It's all a far cry from the infant classroom where I spend much of my day. Hold on though, on the door to the classroom we have the following ditty -
Most of what I really need to know about how to live, and what to do and how to be, I learned at nursery school. Wisdom was not at the top of the secondary school mountain, but there, in the sandbox at nursery school.
These are the things I learned: Share everything, Play fair, Don’t hit people, Put things back where you found them, Clean up your own mess, Don’t take things that aren’t yours, Say sorry when you hurt someone, Wash your hands before you eat, Flush the toilet, Warm biscuits and milk are good for you, Live a balanced life, Learn some and think some and draw and paint and sing and dance and play and work every day some.
When you go out into the world, watch for traffic, hold hands and stick together. Be aware of wonder. Remember the little seed in the plastic cup; the roots go down and the plant goes up and nobody really knows how or why, but we are all like that.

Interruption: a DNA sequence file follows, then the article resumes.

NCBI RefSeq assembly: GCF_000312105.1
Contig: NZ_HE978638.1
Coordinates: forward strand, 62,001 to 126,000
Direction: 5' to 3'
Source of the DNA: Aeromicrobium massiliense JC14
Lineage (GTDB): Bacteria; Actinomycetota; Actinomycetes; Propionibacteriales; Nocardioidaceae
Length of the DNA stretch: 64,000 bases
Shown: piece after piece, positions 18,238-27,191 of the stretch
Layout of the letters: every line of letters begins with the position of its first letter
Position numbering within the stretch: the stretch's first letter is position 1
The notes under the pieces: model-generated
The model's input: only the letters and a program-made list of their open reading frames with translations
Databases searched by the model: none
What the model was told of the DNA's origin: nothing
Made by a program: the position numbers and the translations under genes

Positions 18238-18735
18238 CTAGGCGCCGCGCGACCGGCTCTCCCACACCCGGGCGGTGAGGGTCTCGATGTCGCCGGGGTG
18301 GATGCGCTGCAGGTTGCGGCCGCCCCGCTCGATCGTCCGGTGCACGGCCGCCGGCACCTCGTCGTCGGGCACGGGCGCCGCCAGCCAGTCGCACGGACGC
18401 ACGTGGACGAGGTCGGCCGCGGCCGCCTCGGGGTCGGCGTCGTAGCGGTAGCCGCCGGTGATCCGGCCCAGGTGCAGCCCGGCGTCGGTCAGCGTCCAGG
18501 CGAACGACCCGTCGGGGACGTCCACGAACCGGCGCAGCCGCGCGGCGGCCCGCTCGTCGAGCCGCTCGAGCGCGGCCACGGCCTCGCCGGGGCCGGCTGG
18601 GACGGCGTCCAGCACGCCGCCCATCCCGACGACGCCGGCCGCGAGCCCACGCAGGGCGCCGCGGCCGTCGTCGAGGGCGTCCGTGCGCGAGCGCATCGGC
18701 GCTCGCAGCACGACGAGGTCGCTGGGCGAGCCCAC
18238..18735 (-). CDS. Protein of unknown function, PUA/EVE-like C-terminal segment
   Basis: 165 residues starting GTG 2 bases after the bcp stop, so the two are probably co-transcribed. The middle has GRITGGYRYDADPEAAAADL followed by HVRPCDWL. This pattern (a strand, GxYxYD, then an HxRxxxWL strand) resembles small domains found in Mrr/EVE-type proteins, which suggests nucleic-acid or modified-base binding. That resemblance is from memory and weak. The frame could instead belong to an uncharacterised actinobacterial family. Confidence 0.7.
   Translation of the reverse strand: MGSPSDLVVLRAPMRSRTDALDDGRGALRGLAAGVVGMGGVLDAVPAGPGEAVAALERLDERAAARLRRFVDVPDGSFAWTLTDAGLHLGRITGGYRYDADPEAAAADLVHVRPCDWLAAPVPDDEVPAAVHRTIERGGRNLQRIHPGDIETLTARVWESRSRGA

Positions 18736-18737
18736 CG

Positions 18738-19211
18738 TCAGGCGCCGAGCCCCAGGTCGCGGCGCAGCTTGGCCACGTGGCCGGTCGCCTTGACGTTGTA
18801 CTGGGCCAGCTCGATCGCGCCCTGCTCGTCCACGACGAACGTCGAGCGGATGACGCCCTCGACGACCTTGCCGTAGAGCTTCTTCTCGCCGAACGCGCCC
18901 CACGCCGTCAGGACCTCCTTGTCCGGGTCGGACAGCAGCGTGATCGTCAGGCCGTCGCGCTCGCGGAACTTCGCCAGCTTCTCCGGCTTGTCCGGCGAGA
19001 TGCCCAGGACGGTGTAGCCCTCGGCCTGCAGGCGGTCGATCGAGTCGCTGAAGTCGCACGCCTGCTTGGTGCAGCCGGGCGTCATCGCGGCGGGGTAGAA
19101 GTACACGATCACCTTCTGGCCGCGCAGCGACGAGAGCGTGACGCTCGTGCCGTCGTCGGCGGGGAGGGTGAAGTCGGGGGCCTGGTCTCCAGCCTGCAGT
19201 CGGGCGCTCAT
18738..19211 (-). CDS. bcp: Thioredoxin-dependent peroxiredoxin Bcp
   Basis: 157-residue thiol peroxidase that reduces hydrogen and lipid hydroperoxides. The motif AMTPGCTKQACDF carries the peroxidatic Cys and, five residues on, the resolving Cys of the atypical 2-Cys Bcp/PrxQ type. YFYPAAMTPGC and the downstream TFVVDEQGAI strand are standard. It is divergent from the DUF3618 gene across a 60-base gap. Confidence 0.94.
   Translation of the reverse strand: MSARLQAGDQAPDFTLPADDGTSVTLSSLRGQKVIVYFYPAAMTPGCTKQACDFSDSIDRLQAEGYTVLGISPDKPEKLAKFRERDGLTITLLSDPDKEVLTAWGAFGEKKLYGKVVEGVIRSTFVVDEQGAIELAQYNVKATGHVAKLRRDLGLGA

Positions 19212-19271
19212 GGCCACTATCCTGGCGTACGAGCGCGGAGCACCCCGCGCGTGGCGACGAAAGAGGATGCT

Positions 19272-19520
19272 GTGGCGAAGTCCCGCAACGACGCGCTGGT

Goldfish and hamsters and white mice and even the little seed in the plastic cup - they all die. So do we.
And then remember the book about Dick and Jane and the first word you learned, the biggest word of all: LOOK. Everything you need to know is in there somewhere. The golden rules and love and basic sanitation. Ecology and politics and sane living.
Think what a better world it would be if we all - the whole world - had biscuits and milk at about three o’clock every afternoon, Or if we had a basic policy in our nation and other nations to always put things back where we found them and clear up our own mess. And it’s still true, no matter how old you are, when you go out into the world, it’s best to hold hands and stick together.
Makes you think, doesn't it?